So, as a recent grad looking to get involved in open source projects, where can you go to get started?
Check out OpenHatch.org. OpenHatch is “a non-profit dedicated to matching prospective free software contributors with communities, tools, and education.” OpenHatch will introduce you to the fundamentals of open source, provide ongoing education on programming topics and best of all, get you started on contributing to some existing projects through quick “bite-sized bugs”: small tests and fixes that can quickly pad your resume with valuable real-world programming experience.
Know the basics, inside and out.
Most software developer job interviews are going to start with testing your basic understanding of the fundamental skills needed to be successful in the position. Paysa is a great starting point for determining the skills you need to focus on. If you’re interviewing at Microsoft for example, Paysa provides insight into required skills for Microsoft software developer jobs, arming you with critical information to ensure you’re ready.
Skills prerequisites for Microsoft jobs, per Paysa data.
Here are some basic skills every computer science graduate should know and be prepared to discuss in an interview:
- Big-O complexity analysis: What is it and how is it used?
- Sorting alogrithms: Know how to sort, preferably in two or more different ways.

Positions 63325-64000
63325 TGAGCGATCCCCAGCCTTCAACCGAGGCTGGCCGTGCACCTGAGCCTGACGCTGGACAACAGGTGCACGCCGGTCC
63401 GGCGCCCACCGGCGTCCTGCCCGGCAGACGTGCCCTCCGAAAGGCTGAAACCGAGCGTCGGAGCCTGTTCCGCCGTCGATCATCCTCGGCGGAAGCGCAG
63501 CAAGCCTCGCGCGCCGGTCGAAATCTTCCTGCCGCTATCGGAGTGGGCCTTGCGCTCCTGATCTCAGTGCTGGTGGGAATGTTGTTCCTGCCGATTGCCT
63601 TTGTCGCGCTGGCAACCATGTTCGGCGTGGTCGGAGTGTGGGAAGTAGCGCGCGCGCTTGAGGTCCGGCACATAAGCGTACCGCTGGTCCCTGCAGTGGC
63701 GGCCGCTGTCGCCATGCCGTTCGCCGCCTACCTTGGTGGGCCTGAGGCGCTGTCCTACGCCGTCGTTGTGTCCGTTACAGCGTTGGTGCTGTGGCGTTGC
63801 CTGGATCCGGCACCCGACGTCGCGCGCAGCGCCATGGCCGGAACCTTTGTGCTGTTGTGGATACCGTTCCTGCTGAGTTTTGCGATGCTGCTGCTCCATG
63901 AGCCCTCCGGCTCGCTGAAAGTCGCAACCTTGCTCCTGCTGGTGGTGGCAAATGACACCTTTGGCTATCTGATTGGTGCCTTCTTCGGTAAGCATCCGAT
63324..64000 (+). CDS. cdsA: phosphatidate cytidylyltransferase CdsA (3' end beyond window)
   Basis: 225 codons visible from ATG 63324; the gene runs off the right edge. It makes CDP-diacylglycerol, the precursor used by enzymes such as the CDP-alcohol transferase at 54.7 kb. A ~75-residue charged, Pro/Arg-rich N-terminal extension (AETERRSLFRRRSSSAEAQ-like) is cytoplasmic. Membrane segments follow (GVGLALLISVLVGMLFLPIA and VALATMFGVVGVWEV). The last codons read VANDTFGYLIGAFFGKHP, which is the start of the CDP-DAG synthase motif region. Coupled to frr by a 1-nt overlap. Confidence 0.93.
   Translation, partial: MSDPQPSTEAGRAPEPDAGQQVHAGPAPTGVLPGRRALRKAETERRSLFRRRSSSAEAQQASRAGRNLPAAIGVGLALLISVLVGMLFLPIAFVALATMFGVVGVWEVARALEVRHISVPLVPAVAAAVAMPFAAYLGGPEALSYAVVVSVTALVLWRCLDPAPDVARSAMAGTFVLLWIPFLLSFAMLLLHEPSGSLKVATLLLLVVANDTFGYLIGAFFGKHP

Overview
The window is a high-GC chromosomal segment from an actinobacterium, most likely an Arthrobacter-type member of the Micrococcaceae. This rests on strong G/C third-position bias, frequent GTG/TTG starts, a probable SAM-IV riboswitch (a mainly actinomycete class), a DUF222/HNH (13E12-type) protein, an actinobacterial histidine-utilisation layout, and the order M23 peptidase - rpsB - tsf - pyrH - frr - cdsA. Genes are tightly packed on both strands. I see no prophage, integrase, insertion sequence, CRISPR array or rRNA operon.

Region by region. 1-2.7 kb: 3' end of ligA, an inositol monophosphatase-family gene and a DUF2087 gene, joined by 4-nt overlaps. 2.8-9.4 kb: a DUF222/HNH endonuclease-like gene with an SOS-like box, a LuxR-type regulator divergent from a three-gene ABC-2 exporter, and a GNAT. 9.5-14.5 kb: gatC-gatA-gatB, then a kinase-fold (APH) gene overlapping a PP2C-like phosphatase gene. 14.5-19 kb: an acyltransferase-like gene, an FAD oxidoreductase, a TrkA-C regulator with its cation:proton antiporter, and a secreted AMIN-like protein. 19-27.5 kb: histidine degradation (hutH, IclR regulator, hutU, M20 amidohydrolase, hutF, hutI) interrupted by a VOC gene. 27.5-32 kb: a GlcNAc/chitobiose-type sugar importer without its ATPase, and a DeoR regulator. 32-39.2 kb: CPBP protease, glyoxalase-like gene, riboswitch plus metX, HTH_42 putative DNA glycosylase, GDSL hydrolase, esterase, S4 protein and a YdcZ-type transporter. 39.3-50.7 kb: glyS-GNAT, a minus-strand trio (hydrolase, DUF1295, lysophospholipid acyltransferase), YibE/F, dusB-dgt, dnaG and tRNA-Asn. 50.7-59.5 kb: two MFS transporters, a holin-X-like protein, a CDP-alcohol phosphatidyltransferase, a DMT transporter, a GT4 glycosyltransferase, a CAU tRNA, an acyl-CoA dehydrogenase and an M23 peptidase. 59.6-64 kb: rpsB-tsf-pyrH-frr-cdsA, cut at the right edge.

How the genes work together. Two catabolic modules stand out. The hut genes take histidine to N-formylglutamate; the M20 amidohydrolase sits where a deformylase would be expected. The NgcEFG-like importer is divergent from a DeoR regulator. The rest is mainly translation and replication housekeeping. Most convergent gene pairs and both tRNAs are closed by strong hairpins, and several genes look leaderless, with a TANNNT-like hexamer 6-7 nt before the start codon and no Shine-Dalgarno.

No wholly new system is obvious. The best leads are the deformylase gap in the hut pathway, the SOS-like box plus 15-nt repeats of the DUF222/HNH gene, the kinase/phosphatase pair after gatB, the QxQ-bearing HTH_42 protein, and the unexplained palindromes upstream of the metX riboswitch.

- Hashtables: How do they work? Can you implement one using only arrays?
- Trees: Basic construction, traversal and manipulation algorithms. Know how to implement balanced binary trees.
- Languages: Know at least one coding language really well.
- Recursive Functions: Know how to solve a problem recursively.
Search Paysa, for the company you’re interviewing with to determine the skills required for the role. Talk with friends and fellow alumni about the skills they’ve been asked about in interviews.
It’s all about how you think.
“How many manholes are there in Manhattan?”
“How many jellybeans could fit in a 747?”
Books have been written about the complex brain teasers top-ranking tech companies will throw out in an interview to try and assess your problem-solving skills. And while some tech giants have started to move away from these seemingly impossible puzzles, computer science graduates interviewing for software developer jobs still face questions where unraveling your thought process is the true intention – not finding a “right” answer.
Theoretical questions like Andrew Oliver’s, “[i]f I have a web application that I find is still running…but users are getting ‘connection refused’ when trying to access it, how would I go about diagnosing the problem?”
Or: “[g]ive me an example of a time you had to take a creative and unusual approach to solving a coding problem. How did this idea come to your mind? Why do you think it was unusual?” from Devskiller.
When faced with these types of questions, here are some essential tips for success.
- Slow down. Because the question is inherently designed to be more complex, there’s no pressure to spit out a quick answer like you would if asked the difference between Java and C++. After your interviewer asks the question, repeat it back to him/her in your own words to ensure you understand what was asked (and to buy yourself a few seconds to get the thought process started), pause, digest the question and then get going on formulating a response.